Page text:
Monday, 15 February 2016

Brewing mega merger - microbrewery opportunity



The news that AB InBev and SAB Miller have completed their mega merger creating the worlds biggest brewer generating half of the brewing industry profits could cause microbreweries to feel even more threatened from a dominant brewer with vast economies of scale and financial and geographic reach.  Not so in my opinion.  This in me is the crowning moment for microbreweries across the world.  The time when big beer has finally overstepped the mark and overstretched itself and sullied it's reputation with the average beer drinker to a point where they will question the undeniable fact that if they are drinking Peroni are they really drinking Stella or Becks and is there any difference other than price and a marketing teams carefully worked out brand positioning for their beer? At this point they may come to a dawning realisation that what they really need to do is try a proper craft beer; one that has been lovingly crafted by a brewer, who's taste is original and authentic and is a unique handcrafted product.

 

Brewing mega merger has parallels


To me it reminds me of my experiences with Microsoft and PCs for years I struggled with laptops using Microsoft ubiquitous operating system that worked averagely badly but I knew it and stuck with what I new.  After years of people telling me about this funny little thing called an Apple Mac. I finally switched and realised that everything worked.  There was no going back!  When I walk into a coffee shop and see someone struggling for an hour trying to log on I want to whisper ...just get a mac.  In just the same way when I walk into a pub or bar and see someone ordering a Fosters, Peroni, Becks on draft I want to shout STOP! What a waste of a potentially great drinking experience especially when you look round and there is a range of fantastic hand crafted beers on offer.  Not all dark heavy.  Light hoppy fragrant saisons, a dry hopped IPA or a proper lager all for the same price of a bland piece of corporate brewing masterminded by accountants and marketing men not brewers.  Admittedly, you will always get a consistent beer...but a consistently unbelievably mediocre beer where the brewery is just as likely to have been brewing Stella as Fosters or Peroni (authentic?!!?)

 

New dawn for Microbreweries & craft brewers


Following on from this merger I hope and believe that mass beer drinking consumers will start to see the light.  Just in the same way that when Ford owned Jaguar cars they failed to convince enough drivers that they luxury car was nothing more than an overpriced Mondeo with a different badge.  Will consumers start to question the logic of paying £4 or £5 for a Peroni which is probably brewed in Burton Upon Trent under licence.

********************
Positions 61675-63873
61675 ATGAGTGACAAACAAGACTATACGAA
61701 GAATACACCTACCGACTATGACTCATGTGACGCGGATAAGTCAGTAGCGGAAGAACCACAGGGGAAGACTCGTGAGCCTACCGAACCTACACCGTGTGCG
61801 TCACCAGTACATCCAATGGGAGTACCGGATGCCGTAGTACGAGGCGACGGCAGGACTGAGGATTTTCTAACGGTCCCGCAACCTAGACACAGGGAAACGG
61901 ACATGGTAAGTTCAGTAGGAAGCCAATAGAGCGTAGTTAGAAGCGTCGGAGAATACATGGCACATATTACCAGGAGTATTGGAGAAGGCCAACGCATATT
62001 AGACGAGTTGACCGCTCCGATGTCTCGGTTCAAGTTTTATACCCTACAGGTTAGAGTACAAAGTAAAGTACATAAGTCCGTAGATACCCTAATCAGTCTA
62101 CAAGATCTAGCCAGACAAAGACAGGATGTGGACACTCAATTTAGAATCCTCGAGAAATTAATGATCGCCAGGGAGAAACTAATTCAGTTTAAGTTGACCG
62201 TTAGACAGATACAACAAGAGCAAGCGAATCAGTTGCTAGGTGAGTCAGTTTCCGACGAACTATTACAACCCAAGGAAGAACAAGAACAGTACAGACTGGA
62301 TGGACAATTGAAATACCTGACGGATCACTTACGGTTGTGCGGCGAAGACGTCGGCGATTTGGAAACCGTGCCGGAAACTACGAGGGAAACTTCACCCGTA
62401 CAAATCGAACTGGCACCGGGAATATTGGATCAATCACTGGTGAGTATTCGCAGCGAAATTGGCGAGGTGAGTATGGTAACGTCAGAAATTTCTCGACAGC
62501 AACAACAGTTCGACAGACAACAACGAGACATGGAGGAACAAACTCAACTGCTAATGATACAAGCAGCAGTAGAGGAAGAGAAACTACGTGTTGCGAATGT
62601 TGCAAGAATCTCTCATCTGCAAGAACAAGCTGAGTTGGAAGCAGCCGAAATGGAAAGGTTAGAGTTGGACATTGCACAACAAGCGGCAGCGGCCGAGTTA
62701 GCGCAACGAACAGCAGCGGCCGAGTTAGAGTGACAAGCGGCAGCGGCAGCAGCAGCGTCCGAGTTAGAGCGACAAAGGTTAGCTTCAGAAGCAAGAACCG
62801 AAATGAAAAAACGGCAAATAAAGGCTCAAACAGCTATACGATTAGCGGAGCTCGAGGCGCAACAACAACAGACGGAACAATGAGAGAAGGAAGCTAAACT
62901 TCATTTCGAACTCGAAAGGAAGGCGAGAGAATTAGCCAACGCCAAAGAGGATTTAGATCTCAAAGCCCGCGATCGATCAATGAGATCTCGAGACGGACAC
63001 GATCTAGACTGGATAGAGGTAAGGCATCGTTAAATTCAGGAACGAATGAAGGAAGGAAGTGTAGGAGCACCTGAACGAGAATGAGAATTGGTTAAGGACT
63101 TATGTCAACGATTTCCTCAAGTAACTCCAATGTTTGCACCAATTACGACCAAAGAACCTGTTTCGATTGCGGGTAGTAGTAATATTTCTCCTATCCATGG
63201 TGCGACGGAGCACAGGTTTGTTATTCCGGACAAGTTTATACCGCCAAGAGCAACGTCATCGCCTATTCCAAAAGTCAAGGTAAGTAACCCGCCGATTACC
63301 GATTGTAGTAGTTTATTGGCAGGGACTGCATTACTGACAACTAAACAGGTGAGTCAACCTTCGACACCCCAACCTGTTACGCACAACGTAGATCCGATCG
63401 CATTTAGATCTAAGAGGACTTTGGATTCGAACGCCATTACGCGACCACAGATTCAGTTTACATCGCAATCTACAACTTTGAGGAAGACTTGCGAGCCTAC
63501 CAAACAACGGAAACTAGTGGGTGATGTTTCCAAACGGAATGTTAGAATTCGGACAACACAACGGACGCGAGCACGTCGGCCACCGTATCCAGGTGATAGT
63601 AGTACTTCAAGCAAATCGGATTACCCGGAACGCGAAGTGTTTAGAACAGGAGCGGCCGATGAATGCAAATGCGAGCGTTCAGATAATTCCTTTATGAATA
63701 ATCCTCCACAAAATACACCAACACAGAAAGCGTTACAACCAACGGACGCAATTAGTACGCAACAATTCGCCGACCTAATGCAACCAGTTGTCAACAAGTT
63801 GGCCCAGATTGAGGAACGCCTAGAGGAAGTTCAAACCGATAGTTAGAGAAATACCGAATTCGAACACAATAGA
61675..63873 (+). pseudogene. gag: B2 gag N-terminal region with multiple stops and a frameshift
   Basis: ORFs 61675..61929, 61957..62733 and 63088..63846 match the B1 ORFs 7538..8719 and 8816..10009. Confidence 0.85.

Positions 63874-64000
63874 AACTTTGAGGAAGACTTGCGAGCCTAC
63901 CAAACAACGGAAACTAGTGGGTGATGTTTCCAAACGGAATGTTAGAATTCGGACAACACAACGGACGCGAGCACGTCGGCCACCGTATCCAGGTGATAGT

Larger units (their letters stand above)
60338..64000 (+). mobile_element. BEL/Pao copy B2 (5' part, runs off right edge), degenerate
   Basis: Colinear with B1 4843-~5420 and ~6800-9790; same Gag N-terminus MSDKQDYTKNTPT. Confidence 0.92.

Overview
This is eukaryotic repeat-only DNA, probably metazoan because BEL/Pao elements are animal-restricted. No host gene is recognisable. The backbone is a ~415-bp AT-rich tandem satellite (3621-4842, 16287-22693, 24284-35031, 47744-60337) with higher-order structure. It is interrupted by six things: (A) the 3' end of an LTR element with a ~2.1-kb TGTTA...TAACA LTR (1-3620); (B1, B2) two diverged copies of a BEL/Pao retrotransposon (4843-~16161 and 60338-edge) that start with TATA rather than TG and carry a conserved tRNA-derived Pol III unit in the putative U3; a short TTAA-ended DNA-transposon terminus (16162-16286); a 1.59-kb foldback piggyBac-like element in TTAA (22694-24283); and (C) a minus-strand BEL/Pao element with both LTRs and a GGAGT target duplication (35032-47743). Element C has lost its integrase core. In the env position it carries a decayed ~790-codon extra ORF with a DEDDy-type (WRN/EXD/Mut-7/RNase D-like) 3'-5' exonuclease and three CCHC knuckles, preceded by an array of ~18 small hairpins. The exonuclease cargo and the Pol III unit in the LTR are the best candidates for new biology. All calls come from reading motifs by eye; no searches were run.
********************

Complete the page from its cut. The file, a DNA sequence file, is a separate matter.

This disaffection with mass produced and internationalised beer brands presents a massive opportunity for innovative and exciting new microbreweries and regional brewers to tempt away new beer drinkers into the craft and real ale drinking market.

 

Why I drink craft beer everyday


This is not a confessional!  I'm not sitting in front a panel of AA. It's true.  I drink mainly a single pint of real ale or craft beer every day in a pub.  It's part of my life and I love it. Often I'm working but I still rather drink it out.  Beer is meant to be drunk around people laughing, joking, eating, discussing the state of the world and their families.  To me the mass consumption of supermarket mass produced bland branded beer on your own watching TV is a sad indictment of a society that has lost it's way and true meaning and a million miles away from what the whole beer drinking experience should be.  This is what lead me to set up Brew-School.  To encourage more breweries, more brewers and make beer drinking a more rewarding experience.  British beer is a major part of British culture and something I am rightly proud of.

Going back to the brewing mega merger above I believe that Brew-School can play a part in redressing the balance between big brewer and the emerging microbrewing sector.  We have only being going a short time but we already have a number of success stories and have shown brewers how to set up their own microbrewery.

So if you are looking at setting up a microbrewery the time could be right to take on big beer and persuade not just the converted real ale drinkers but all those other beer brewers that now is the time to swap to a hand crafted beer.

Looking for microbrewery set up advice or how about being taken through all the essential things you need to consider when setting up your own microbrewery on a dedicated course.

Chris Horne is a Director of Brew-School and these are his personal views and not necessarily that of Brew-School Ltd.

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